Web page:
Comics are often chided for failing to mock the nuttiness in Islam as well as Christianity. I’ll say one thing in their defence: Islamic totalism is beyond satire. How can you make this sound any more absurd than the facts reveal it to be? Iranian prosecutors have condemned a man to death for apostasy. That’s insane enough but they’ve also admitted that he never was a Muslim, but has “Islamic ancestry”. He will, in other words, unless a miracle takes place, be executed for renouncing a belief he never held. If you can make sense of that you are, well – nuts.

I’ve written that the criminalisation of apostasy and proselytising, while hideous and absurd, has an internal logic that may help us see why it’s thought required. (If you think there’s a God and he sends people who don’t follow him to Hell you’re liable to be tempted to believe it’s too risky to let people sow doubts.) That is a theme of contemporary Islamist writings but, for some, it’s clearly an unnecessary thought. They’ve lost sight of even the most bastardised of humanistic concerns; driven by the ruinous desire to assert the supremacy of their chosen chimera.

The idea that you can abandon something you’ve never accepted is a particularly mad one. Even Abul Ala Maududi, an influential theorist of jihadism and the Islamic state, and one of the most destructive ideologues of the past century, wrote that the threat of punishment ensures that people only join Islam if they really mean it; “block[s] entrance into [their] society of those people who are afflicted with the disease of capriciousness”. Vile as it is it’s also beside the point if people never enter but are merely considered “in”.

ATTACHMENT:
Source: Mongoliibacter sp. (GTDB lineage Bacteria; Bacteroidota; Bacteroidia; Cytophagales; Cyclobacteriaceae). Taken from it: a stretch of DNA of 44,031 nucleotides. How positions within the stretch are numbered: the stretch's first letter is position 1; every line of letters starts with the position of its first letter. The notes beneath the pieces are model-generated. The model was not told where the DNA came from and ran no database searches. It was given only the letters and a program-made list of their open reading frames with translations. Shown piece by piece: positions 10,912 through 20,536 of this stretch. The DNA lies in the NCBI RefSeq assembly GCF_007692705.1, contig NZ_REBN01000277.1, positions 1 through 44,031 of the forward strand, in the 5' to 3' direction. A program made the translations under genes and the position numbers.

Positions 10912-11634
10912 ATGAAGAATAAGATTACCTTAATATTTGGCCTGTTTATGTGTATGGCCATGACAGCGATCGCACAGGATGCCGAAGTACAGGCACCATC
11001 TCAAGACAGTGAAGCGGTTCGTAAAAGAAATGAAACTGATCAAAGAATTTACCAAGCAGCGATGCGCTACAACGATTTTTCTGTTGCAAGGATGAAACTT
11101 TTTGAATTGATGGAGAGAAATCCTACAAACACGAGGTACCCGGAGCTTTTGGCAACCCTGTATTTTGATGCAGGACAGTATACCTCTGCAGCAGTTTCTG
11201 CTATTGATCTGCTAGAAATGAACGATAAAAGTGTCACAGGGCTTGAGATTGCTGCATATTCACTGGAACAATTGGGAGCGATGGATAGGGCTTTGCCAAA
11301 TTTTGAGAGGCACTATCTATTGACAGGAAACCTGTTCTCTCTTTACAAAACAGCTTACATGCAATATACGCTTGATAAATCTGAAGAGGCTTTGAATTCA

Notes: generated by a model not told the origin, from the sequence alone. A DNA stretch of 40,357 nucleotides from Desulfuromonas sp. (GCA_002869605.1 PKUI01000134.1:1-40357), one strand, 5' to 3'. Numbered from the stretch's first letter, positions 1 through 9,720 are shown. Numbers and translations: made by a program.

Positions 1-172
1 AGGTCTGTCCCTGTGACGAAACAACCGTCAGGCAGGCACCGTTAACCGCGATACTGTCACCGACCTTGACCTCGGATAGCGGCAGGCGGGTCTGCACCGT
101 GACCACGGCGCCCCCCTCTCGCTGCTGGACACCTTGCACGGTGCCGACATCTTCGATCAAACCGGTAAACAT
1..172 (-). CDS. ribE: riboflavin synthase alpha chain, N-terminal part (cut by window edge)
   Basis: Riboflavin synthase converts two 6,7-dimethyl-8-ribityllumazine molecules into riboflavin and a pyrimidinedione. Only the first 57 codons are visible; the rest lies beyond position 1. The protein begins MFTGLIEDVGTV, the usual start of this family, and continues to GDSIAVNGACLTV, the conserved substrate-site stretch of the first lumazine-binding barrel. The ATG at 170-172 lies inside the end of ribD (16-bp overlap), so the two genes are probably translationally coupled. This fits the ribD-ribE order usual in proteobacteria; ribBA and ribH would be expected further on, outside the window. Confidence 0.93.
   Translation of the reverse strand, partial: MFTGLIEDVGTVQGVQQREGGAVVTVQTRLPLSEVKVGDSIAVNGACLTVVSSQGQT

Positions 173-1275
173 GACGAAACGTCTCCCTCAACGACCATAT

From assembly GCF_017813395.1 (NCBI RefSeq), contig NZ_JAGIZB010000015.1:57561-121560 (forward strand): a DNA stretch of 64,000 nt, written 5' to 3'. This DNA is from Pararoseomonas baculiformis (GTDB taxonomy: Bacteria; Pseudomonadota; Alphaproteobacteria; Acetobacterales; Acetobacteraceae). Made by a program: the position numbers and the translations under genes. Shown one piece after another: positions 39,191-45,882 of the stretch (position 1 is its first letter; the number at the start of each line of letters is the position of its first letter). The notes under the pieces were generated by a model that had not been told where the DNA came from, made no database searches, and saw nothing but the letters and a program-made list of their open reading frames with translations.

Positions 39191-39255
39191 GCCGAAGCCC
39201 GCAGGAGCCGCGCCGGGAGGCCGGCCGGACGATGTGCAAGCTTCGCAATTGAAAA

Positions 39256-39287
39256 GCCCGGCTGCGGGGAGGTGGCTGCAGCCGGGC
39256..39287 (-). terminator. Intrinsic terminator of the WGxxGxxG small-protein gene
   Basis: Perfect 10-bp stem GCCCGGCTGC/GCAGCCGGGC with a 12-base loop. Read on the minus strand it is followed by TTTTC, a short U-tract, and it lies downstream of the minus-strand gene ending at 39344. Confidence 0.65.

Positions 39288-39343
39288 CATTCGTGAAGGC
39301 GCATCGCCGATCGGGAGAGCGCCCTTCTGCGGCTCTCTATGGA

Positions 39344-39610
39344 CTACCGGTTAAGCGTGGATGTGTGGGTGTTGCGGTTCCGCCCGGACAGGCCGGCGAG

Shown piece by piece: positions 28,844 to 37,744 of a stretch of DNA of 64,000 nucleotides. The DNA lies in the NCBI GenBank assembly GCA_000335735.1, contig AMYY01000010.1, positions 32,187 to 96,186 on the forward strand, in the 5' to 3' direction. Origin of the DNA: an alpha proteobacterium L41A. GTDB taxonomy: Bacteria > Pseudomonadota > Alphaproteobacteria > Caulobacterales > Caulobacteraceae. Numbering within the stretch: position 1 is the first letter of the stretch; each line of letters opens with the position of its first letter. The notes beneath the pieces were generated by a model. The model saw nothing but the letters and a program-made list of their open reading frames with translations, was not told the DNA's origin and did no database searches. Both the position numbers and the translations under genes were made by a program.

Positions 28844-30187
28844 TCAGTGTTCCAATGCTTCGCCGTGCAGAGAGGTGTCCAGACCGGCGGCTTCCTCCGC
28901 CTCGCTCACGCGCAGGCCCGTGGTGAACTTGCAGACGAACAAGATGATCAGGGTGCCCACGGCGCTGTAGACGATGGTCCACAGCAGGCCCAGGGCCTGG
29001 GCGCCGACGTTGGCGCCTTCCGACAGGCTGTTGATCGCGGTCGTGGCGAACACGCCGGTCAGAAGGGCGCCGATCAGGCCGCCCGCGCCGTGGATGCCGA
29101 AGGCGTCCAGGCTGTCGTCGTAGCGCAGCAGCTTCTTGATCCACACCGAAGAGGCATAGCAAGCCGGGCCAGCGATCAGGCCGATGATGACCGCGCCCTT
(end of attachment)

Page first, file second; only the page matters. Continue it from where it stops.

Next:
This communalistic notion is a feature of many Muslim societies. In Malaysia, for example, ethnic Malays are classified as Muslims. It’s not your birthright, it’s your birth responsibility. That’s one reason why it’s so horribly dishonest of them to justify hudud law – the flogging of drinkers; stoning of adulterers and so on – as something that’s not tyrannical because it’s only applied to Muslims (who, the implication hints, should know what they’re in for). Some of them aren’t Muslims any more than I’m a Christian.

One thing I’ll agree with Richard Dawkins on is that it’s silly to think of religious children: “Christian” infants; “Muslim” kids; even “atheistic” tots. Beliefs, if they’re at all meaningful, are things that you accept, not things that you inherit. In Britain, though, you can at least shrug off the baggage you’ve been saddled with; for these theocrats, though, it’s inescapable – like a rock strapped around your ankle.

The condemned man, Pastor Yousef Nadarkhani, is now being ordered to recant his faith in Christ and embrace Islam. His frank refusal speaks of more honour and bravery than all these vicious, menial clerics could dream of.

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